I spend my days connected to Canadians all over the world via social media. Discussing culture, technology, current events and what makes us all tick. I absolutely love the opportunity to “meet” so many interesting people and exchange ideas, opinions and content. As much as I love and embrace social media and technology, I do have major concerns about the effects that it is having on us as individuals and as a society. We seem to be so dependent on technology and the need to be connected to each other, that we’re actually losing touch with our loved ones and the the physical world around us.
I belong to the Millennial generation or Gen Y as some like to call it. Many of us are able to remember a time when the internet wasn’t an intrinsic part of our everyday life. We grew up learning how to deal with boredom and discover ways to entertain ourselves. Technology as it is today, wasn’t always something that was within arm’s reach.
I came across this video from rapper Richard Williams (otherwise known as Prince Ea) which really helps put this issue into perspective. One of the lines from this is, “I imagine a world where we smile when we have low batteries, because that will mean that we’re one bar closer to humanity.” Take a look and make sure to share.
Yesterday evening, over 30 PR professionals gathered in Ottawa for #RDVcom’s inaugural event! A big thank you to everyone who took the time to come out to network, exchange ideas and share a drink or two!
It was a great opportunity to connect in person with some of my counterparts who work for the various crown corporations, cultural and arts institutions in the Ottawa/Gatineau area. If you work in this area and would like to join us for the next event, check out our LinkedIn Group or get in touch with me and I can add you to the list.
Has this thought ever crossed your mind? One former CBC/Radio-Canada employee had the opportunity to do just this earlier today as Hubert T. Lacroix participated in the Ice Bucket Challenge. Kudos to Hubert Lacroix for being such a good sport.
Have you ever seen a film that has made you fall in love with a country and wanted to visit said country? Well, the brainiacs over at Tourism Competitive Intelligence found that 2012, 40 million international tourists chose their destination primarily because they saw a film shot in that specific country. Pretty interesting indeed.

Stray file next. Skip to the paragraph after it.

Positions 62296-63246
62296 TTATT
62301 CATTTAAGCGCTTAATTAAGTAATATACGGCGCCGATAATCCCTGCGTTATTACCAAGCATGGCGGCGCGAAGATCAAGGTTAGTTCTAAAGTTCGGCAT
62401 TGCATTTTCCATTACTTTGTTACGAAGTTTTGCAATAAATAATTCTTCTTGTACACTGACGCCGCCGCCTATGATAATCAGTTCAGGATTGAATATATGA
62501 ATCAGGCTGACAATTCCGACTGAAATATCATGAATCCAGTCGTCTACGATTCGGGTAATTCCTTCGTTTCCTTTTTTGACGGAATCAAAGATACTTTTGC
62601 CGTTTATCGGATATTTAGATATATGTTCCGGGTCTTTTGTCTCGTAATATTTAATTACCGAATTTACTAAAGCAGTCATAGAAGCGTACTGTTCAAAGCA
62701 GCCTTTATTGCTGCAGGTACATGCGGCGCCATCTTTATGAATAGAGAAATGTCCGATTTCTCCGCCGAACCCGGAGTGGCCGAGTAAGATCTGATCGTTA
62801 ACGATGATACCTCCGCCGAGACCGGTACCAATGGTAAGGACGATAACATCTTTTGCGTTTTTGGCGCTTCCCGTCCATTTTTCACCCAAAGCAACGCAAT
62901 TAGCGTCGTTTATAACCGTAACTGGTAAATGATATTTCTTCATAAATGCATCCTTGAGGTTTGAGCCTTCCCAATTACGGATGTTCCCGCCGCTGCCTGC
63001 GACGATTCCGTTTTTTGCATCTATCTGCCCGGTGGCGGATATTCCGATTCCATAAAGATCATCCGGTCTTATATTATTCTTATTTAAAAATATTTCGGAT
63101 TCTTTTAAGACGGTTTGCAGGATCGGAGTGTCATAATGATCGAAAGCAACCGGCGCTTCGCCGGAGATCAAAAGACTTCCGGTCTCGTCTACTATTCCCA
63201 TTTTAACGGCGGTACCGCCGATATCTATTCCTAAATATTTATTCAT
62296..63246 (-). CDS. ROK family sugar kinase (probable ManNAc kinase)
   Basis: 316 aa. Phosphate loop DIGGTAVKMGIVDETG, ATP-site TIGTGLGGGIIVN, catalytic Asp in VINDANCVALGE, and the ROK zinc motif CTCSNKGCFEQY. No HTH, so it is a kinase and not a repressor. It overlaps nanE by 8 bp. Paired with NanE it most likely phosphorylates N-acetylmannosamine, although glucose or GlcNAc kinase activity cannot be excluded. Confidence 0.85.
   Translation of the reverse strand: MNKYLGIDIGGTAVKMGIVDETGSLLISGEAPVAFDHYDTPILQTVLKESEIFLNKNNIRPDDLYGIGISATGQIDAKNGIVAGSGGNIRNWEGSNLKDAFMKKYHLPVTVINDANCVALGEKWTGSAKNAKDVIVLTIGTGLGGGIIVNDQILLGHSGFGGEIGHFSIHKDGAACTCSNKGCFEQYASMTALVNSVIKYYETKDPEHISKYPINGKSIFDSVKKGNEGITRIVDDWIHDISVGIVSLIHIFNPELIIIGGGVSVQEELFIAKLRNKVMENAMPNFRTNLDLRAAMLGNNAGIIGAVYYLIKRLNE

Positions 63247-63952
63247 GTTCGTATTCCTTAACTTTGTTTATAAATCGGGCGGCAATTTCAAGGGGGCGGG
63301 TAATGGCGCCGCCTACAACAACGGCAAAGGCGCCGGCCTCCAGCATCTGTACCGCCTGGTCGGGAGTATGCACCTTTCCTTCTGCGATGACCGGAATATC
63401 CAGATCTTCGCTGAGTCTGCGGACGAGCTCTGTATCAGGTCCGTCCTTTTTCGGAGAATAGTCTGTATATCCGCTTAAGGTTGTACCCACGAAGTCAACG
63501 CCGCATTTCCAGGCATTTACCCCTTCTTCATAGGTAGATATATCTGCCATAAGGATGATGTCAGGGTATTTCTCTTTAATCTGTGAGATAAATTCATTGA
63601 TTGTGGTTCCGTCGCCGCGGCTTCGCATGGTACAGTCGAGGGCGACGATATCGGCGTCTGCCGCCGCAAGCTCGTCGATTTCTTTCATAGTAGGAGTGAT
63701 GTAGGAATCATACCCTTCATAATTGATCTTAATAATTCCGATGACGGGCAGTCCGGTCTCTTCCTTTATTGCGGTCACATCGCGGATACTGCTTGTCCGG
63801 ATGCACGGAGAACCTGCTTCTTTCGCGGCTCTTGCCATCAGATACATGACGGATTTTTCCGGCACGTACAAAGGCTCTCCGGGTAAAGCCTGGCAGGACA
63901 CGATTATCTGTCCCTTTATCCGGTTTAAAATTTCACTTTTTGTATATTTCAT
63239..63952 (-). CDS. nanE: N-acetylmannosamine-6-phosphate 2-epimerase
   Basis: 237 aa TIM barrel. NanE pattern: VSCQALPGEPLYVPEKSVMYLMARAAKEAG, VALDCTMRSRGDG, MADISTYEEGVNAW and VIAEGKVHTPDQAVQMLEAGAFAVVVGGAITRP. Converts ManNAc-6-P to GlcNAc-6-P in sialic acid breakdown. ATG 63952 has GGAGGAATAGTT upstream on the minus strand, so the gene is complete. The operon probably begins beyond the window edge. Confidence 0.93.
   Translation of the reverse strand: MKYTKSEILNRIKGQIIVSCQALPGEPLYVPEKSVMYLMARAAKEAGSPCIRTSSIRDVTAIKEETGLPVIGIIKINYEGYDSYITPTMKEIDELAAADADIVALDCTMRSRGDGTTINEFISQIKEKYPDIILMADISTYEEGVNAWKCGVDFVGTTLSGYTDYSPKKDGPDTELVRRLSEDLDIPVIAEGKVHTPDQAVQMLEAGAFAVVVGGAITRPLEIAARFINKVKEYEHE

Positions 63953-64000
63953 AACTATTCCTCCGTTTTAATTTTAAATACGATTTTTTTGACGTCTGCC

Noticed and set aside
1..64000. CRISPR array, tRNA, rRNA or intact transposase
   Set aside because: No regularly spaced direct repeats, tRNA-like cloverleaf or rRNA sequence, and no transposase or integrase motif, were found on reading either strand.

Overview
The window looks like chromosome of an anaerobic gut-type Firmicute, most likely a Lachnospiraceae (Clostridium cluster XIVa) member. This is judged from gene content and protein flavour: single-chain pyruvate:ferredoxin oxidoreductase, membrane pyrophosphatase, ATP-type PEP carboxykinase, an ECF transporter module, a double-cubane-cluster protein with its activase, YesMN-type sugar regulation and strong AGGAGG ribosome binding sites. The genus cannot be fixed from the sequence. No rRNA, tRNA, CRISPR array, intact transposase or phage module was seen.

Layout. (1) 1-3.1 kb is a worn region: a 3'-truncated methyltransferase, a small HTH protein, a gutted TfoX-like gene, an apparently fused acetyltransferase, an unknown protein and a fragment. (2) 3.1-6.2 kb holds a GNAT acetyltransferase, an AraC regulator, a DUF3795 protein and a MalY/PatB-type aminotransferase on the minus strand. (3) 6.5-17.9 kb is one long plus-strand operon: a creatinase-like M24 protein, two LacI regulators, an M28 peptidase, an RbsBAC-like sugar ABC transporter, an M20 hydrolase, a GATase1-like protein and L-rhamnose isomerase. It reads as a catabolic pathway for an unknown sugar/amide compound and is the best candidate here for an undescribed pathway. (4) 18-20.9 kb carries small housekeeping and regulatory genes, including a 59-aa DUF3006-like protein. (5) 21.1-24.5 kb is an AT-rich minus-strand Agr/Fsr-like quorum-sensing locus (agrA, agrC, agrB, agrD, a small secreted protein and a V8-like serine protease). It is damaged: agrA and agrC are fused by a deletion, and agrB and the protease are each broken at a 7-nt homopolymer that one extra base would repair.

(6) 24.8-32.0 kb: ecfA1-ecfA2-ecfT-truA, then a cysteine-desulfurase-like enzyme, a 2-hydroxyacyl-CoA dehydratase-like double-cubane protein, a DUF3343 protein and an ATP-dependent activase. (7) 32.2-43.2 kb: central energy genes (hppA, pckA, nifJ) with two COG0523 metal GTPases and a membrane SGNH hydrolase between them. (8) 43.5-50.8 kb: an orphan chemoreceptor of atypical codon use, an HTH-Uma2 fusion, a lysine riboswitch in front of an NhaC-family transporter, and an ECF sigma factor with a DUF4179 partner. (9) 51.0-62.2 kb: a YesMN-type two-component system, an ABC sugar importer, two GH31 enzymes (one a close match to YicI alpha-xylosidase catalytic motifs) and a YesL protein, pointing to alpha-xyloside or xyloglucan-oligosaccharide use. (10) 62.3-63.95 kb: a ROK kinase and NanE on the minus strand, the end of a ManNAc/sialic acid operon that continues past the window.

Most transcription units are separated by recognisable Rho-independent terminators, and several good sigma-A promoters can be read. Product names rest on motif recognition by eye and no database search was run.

Kate Bedingfield, VP of Corporate Communications with the Motion Picture Association of America wrote an excellent blog post about this that you can find on their site. There’s some interesting info on which productions sparked an increase in tourism in the US. Can you guess what series sparked thousands to flock to Senoia, Georgia? Hint…there are zombies involved!!
Rosie Animal Adoption and marketing company DentsuBos are behind this creative use of the popular dating app, Tinder. They called it “Tinderdoption”.
I wasn’t too familiar with the App before, but apparently what it does is recommend possible matches in a close proximity to you, based on common interests. For example…if you love long walks on the beach, dining out or lounging in the sun… They added some dogs that were up for adoption in the area and I think that this is pure genious! I hope that everyone finds their puppy-love/forever homes!!
Campaign by Rethink Homelessness in Orlando. Homeless friends to write down a fact about themselves that other people wouldn’t know just by walking past them… Get the tissue out…
Terrific article from Hilary Carter on CEO’s needing to take the plunge and join Twitter so that they can take advantage of what the tool has to offer.
In addition to the fact that Twitter is a really powerful communications tool, Hilary also highlights that communications as a whole is changing as are consumers’ habits and expectations. I highly recommend reading this article, especially if you’re a communications professional that has been battling with a CEO that is not quite move forward and embrace our new digital reality.
Read the article here: Calling all CEOs: It’s time to join Twitter
One of the most popular requests that I get are from people looking to find “good examples” of people excelling in a specific area of social and digital communications. For everyone who has asked me for an example of a President of a Canadian Crown Corporation using social media effectively, I recommend you look into Via Rail’s new President, Yves Desjardins-Siciliano.
I had the pleasure of hearing him speak a few years ago at a social media convention, while he was heading up Via Rail’s Corporate Services including Communications and Marketing. He seemed to have really understood that social media isn’t just a “cookie cutter” tool and that in order to truly harness the power of it, it was important to encourage feedback and be ready to act. One of the items that they were working on at the time was introducing vegetarian and more health conscious menu items on-board, which was an idea originally submitted by a passenger.